We’ve played a number of sessions of Forge: Out of Chaos since our last update, here, and Robbie has started to record the sessions. The video below is from a few sessions back (we’ve had two since then – those recordings are on the way).
Since this video starts with the PCs and their allies heading back into the (or maybe just “a”) Temple of Necros for the second time, some background is in order: they originally entered the temple in order to rescue a local villager (the son of the village’s ruler) from the clutches of a necromancer, only to find that he was actually perfectly happy to be with the necromancer.
The necromancer had a beef with the ruling family of the village, and the son ended up being very sympathetic to her side of the story. Meanwhile the village ruler was being somewhat dishonest in her own presentation of the situation. At issue: the necromancer’s father had been village ruler before the current ruler took over, and he was allegedly done away with by them. The necromancer, for reasons of her own, wants to find his burial place, and was trying to use the threat against the current ruler’s son to get the ruler to reveal that information.
Anyhow, the PCs ended their first foray into the Temple by leaving the son with the necromancer and heading back to the village (they had also stumbled upon a hidden room with a very modest amount of treasure stocked away, but didn’t have time to loot it). On the way back, they managed to save one of the necromancer’s henchmen from an ambush by Higmoni bandits.
Once back at the village, the PCs secretly worked to discover the location of the burial place of necromancer’s father (Sean’s character Wrosk used his enhanced olfactory senses to do so): they dug up his corpse, hid it someplace else (so they would be the only ones who knew where it was), and found a replacement corpse to put in the place it had originally been buried. (I joked that digging up corpses was a sure sign that we were playing “old school” style). They thought having the father’s remains would give them a bargaining chip if they wanted to intervene further in the conflict between the necromancer and the villagers.
They then decided to go back to the Temple to see if they could (a) get some of the loot they had to leave behind and (b) discover more about the necromancer’s plan (as they suspect there is potentially some greater treasure there than they had already stumbled upon). A couple of the villagers who had been with them before were also exicted about the possibility of going back and looting.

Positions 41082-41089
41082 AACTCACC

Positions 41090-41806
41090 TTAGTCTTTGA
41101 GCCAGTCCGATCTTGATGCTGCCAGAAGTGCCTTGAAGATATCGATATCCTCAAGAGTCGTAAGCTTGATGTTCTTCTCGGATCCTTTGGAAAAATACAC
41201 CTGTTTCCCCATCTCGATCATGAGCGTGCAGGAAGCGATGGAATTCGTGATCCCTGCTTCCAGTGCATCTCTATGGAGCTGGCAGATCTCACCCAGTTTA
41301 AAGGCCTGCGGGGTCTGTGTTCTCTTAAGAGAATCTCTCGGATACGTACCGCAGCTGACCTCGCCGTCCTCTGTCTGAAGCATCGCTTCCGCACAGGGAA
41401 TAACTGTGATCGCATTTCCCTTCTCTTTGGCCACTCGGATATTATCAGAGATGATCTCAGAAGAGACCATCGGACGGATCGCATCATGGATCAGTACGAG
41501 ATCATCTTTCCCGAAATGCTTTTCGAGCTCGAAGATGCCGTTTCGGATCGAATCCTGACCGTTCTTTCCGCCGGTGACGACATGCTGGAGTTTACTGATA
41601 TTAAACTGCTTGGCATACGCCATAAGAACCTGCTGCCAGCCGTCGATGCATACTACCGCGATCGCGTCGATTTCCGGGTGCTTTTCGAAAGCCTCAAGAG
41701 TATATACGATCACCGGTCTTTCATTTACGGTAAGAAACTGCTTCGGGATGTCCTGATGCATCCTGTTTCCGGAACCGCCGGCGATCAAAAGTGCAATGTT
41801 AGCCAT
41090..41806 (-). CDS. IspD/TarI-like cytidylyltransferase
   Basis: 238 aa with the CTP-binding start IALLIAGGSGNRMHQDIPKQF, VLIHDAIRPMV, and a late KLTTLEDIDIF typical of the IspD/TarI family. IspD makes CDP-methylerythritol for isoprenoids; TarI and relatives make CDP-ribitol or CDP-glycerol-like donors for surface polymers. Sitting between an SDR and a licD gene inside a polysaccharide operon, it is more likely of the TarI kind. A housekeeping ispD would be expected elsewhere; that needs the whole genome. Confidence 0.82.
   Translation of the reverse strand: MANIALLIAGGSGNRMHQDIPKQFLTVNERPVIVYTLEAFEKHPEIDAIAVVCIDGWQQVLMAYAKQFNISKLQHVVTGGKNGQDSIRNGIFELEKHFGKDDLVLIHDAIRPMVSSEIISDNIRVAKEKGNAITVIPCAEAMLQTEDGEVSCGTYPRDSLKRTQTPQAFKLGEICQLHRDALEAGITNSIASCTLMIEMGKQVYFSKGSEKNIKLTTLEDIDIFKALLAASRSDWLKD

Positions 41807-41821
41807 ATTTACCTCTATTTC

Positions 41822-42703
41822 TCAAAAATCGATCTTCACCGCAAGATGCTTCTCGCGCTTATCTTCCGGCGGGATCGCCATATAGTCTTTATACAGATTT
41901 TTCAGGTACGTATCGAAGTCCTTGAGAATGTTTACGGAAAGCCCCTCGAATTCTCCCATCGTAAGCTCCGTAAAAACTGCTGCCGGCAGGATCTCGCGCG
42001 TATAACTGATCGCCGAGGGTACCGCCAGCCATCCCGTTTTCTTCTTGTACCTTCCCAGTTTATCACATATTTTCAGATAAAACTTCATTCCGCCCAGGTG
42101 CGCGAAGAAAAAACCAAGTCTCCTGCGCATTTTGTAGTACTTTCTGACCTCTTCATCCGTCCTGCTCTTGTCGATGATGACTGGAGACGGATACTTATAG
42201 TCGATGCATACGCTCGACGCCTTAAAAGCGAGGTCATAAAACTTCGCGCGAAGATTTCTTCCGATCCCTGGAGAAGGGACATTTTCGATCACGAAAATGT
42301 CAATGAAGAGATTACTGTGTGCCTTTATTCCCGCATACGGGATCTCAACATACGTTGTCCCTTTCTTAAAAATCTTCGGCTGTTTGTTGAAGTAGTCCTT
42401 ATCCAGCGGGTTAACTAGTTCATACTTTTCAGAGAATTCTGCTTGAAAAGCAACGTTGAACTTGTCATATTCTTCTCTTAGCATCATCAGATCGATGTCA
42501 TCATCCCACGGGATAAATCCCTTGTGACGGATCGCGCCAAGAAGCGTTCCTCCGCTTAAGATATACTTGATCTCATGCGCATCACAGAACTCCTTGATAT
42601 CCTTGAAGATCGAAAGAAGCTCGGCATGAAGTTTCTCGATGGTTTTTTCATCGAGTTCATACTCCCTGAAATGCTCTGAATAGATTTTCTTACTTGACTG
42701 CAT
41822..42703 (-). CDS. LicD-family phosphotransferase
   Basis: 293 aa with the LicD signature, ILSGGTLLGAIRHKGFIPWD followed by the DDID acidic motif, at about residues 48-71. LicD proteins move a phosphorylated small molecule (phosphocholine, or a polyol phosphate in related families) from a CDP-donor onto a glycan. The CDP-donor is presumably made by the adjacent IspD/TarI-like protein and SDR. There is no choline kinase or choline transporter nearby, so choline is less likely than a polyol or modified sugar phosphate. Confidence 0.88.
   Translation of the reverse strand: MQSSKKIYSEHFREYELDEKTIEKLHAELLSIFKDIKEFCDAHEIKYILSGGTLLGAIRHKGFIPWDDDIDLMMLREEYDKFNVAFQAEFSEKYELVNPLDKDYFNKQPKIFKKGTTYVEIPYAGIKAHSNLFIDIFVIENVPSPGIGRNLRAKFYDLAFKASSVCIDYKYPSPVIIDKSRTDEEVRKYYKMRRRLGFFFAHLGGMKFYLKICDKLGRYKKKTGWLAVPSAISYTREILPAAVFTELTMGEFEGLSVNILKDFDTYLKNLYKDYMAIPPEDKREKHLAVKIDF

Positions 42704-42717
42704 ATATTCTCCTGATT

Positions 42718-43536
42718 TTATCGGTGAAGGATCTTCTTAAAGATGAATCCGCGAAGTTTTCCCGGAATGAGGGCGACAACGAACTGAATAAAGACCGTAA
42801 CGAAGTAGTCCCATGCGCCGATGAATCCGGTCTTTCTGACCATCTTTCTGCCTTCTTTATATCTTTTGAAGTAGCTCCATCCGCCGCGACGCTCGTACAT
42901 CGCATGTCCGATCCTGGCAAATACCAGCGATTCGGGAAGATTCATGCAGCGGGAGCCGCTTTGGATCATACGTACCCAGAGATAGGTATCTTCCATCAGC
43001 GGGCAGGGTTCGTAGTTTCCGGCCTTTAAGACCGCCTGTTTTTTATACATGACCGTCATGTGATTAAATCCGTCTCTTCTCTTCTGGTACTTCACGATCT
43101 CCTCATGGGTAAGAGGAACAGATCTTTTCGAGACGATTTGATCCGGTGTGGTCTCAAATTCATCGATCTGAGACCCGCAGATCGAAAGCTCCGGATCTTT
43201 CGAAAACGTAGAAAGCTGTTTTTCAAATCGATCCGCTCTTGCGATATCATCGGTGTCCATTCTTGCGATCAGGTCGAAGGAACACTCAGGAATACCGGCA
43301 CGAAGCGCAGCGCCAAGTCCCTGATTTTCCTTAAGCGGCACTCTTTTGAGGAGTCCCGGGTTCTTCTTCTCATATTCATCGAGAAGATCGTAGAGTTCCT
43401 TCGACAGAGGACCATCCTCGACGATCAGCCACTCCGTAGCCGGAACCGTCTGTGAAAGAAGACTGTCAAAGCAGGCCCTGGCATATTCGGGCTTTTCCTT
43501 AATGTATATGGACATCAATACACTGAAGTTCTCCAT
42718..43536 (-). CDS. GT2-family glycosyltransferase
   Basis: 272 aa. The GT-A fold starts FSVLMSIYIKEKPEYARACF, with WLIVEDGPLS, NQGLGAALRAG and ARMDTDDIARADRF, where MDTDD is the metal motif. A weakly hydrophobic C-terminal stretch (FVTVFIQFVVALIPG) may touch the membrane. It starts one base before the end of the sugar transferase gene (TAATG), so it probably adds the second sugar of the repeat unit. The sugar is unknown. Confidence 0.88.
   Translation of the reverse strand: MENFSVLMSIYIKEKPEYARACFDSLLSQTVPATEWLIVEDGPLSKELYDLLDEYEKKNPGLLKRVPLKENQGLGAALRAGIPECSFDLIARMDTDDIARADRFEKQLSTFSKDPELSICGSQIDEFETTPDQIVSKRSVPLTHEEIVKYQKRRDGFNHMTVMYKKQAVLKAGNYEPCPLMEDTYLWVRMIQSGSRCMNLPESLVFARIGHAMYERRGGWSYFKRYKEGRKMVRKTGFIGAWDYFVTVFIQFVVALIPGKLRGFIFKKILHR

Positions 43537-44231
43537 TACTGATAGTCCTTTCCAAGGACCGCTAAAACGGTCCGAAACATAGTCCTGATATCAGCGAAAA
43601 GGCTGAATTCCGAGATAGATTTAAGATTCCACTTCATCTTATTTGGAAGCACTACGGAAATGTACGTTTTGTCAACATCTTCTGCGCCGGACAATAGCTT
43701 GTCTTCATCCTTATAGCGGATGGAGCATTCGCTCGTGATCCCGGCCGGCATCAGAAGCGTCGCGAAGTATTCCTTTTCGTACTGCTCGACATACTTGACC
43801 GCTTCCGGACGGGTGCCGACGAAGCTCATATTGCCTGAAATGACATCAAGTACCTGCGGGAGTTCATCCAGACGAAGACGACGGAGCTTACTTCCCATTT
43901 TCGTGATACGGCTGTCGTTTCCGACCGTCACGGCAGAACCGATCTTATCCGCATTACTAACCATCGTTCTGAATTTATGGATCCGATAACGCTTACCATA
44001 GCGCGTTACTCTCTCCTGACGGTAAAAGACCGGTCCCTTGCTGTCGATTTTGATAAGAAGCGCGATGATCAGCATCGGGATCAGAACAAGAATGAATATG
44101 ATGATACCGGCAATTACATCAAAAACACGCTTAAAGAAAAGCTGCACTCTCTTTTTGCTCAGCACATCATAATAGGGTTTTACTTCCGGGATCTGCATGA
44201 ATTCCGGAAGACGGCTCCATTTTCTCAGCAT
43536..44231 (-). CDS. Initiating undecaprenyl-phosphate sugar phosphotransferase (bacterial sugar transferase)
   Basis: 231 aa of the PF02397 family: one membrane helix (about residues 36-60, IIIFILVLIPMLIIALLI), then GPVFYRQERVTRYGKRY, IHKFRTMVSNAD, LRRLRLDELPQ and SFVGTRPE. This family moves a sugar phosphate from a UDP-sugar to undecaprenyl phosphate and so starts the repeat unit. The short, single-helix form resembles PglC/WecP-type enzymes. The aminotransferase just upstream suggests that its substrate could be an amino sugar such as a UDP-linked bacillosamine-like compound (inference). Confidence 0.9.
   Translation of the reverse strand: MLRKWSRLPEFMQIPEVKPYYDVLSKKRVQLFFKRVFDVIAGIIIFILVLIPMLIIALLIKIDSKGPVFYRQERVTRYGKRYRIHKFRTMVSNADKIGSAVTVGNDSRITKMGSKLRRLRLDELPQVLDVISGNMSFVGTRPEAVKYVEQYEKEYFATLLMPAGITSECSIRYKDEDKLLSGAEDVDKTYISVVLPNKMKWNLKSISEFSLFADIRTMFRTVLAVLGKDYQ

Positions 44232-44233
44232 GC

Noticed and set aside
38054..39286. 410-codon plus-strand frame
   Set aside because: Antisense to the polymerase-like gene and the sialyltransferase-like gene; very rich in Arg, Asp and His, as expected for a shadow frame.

There are, of course, more details, but that’s the general outline of events leading up to their descent into the temple for the second time.
Some things to note about our play and some thoughts about Forge: Out of Chaos:
-As mentioned before, character creation choices led to us not having especially combat-focused PCs, and so we haven’t really seen a lot of the more advanced combat rules come into play (i.e., we’re all sad there hasn’t been any Weapon Stomps). On the other hand, as can be seen in this video and as I’ve mentioned in previous comments, we’ve latched onto the different modes of perception, and a lot of the game is driven by differences among characters with regard to their various sensory capabilities. The game has been thoughtfully written to make those distinctions meaningful on both a tactical and strategic level.
-Playing by rules as written, you really have to use skills a LOT to get them to advance. You get a “check” on a successful roll, and each check gives you a chance to roll for advancement of that skill at the end of the session. Successful advancement of a percentile skill raises that skill by 1. While it is possible to check multiple checks in one session, and so have multiple chances for skill increase, you really have to be using skills a lot to get to the point where you’d be seeing increases of more than 1 or 2 points for only a few skills per session. Weapon skills work a little differently, and a solid combat could end up raising weapon skills by several points, but Magic skills, which are limited in how much they can be used by the characters’ Spell Points, seem like they would take a very, very, very long time to advance. All of this is to say, the advancement rules (which owe a lot to Runequest’s, but have their own twist) seem to be written with the assumption that you are going to be playing dozens if not hundreds of sessions of Forge — at least if you want to get characters up to a state where they have access to the higher level spells and the more effective combat skills. If I were to start to house rule things, this is probably where I’d start (and may be the only thing I’d change): just speeding up advancement a little bit, so that it would be possible to meaningfully increase, say, the Magic skill after only 5-6 sessions or so. Alternatively, I could see doing something like in the Barbarian Psychedelic D&D game and jump to the next adventure with the PCs having jumped to the next tier of power without us actually having to have played it all through.
-Advancement issues aside, I think this is a really solid, thoroughly playtested game. A number of times I’ve scratched my head about how to handle certain edge-case rules issues, only to find that, on closer look, they were clearly spelled out in the text. In the last session I did have to come up with some rulings on the fly regarding figuring out how some of the NPCs might react to a dynamic situation where it didn’t feel right for me to simply decide on their reaction without input of the system to give some bounce, but I’ll bring that issue up again when that video is posted.
3 responses to “Back to the Temple of Necros (more Forge: Out of Chaos)”
More sessions of Forge
I've put up two more sessions of our game of Forge. Here is Part 2, and here is Part 3.